y Your mouth should be better or getting better. y Your taste buds and dryness should be getting better but it can take a couple of months. However, some medications may continue to cause dryness. y If you have any new sores, blisters, thick white patches, or mouth pain. y Let your doctor know about anything new or changes in your mouth that you notice. You
Going to the Dentist:
y After your 6 month visit, you should be able to start normal dental care. y Check with your doctor first. y You may need to take antibiotics before any dental appointments for up to one year after y Your doctor should know about any major dental problems. y Make sure your dentist knows about your treatment.
Skin care:
y You can use mild moisturizers after your treatment to help with dry skin. If you have very dry skin, petroleum jelly works well and is safe and cheap. y Try using soaps that have moisturizers. y Your skin is more sensitive after chemotherapy, and while taking certain medications. y Wear sunscreen with SPF of at least 15. y Cover your skin with clothing to help prevent sunburn y Don't forget the top of your head! Wear a wide brim hat. y Don't over heat. You may not be able to regulate your body temperature as well. Taking Care of Yourself After High-Dose Cytoxan y Report any changes in your vision to your doctor. Wait 3 to 6 months before changing Contact lenses:
; Talk with your doctor before starting to use your contact lenses again.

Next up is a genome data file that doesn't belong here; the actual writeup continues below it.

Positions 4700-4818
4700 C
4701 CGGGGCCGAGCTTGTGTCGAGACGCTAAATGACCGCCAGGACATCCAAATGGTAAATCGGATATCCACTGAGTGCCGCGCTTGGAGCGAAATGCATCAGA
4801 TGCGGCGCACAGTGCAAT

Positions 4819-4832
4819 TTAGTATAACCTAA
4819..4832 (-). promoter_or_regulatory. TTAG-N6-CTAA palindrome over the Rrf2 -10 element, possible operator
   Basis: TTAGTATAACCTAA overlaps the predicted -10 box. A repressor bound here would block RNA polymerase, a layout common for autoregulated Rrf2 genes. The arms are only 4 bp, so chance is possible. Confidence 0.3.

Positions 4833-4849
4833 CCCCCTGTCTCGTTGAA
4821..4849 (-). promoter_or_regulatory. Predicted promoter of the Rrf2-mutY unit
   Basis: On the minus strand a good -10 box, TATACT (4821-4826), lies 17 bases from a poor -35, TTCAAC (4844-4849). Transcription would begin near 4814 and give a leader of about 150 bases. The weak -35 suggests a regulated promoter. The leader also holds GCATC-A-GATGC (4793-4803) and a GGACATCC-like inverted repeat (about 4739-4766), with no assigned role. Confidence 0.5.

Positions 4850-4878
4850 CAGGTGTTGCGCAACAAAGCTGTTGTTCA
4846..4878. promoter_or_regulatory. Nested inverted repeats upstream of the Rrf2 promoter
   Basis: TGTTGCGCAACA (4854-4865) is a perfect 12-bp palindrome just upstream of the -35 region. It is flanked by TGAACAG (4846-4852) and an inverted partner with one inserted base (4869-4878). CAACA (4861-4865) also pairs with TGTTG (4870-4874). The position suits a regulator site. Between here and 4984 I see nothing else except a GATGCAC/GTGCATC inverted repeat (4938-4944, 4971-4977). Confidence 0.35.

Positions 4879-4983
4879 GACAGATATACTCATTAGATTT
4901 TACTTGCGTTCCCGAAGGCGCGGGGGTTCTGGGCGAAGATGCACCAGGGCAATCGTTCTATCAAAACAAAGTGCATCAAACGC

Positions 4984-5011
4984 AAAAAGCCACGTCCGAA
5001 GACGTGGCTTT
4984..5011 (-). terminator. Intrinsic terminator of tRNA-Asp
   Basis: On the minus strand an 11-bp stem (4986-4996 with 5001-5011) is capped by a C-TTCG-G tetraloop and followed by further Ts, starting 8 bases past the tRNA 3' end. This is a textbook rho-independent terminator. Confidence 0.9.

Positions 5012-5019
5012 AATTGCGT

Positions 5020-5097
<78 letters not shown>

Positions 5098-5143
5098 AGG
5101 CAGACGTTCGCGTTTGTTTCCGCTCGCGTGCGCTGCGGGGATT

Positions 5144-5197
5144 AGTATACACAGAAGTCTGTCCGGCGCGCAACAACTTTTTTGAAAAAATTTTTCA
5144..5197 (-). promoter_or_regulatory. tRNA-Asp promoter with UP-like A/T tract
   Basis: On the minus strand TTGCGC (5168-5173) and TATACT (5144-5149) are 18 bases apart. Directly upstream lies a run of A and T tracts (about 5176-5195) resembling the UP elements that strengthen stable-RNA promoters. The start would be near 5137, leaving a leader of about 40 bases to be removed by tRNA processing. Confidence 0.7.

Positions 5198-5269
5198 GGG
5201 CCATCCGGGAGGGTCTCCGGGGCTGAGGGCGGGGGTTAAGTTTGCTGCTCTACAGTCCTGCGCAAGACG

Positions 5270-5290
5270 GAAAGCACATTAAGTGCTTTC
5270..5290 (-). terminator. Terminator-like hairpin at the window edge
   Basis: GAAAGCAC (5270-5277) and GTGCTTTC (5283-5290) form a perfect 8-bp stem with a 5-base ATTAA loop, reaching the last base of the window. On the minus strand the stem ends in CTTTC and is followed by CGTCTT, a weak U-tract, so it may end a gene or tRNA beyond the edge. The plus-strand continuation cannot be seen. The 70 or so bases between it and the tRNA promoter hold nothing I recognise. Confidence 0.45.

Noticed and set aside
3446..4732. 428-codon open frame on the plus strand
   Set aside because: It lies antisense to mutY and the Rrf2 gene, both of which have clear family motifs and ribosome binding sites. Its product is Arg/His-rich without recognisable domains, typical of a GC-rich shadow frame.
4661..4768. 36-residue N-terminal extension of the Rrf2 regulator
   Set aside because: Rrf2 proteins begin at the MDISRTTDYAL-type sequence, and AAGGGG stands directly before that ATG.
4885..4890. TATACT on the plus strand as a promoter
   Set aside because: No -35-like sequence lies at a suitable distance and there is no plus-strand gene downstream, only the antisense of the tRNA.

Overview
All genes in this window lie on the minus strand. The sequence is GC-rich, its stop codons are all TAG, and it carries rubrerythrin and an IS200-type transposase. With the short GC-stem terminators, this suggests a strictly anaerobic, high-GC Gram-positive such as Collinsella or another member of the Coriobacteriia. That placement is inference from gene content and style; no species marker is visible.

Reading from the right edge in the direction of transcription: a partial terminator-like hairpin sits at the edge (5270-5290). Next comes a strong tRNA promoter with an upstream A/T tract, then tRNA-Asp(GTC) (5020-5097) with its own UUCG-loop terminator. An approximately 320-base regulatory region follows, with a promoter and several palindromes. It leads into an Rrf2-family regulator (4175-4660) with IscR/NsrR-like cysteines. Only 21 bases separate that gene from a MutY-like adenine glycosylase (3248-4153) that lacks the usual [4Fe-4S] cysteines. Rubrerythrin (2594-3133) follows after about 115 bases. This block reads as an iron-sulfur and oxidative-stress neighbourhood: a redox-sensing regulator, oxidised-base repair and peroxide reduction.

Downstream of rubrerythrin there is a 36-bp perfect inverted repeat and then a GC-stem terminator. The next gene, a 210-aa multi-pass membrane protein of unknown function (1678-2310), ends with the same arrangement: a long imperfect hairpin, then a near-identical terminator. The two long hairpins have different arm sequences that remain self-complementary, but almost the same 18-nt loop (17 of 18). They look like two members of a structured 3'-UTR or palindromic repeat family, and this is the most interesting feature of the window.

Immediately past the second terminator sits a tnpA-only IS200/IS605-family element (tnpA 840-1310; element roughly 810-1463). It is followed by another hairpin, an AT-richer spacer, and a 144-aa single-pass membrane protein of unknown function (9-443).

Gardening:
y You can garden and cut grass if you wear a mask and garden gloves. y Soil and plants contain bacteria and fungus that can be harmful to you. y Wash your hands thoroughly after touching plants or soil. y Contact with common household pets is safe, but avoid face "kisses" (licking) with y Do not clean up any waste/feces.
y Wash your hands thoroughly after touching your pets.
If bitten or scratched:
; Clean small wounds very well with hydrogen peroxide, apply antibiotic ointment and ; Change bandage every day and check for signs of infection (redness, swelling, ; If you have signs of infection call your doctor. ; For large cuts and bites, clean area but also call your doctor right away. y It is important to keep your pets clean and healthy to decrease your risk of infection. Maintain their regular veterinary appointments and immunizations (remember to make sure that they are "killed" vaccines and not "live"). y Contact with barnyard animals should be avoided. y Pets you shouldn't have contact with: birds, ducks, reptiles, exotic animals.
Swimming:
y Do not swim if you still have your catheter. y Do not swim in lakes or rivers as they generally have much higher bacteria content. y Public pools are required by law to keep chemical levels high enough to kill most harmful bacteria but private pools are not. Harmful bacteria can still be present in both private and public pools. y Avoid hot tubs and whirlpools for 6 months. y Traveling in an airplane puts you at risk for infection because you are in a close, crowded Taking Care of Yourself After High-Dose Cytoxan Sexuality: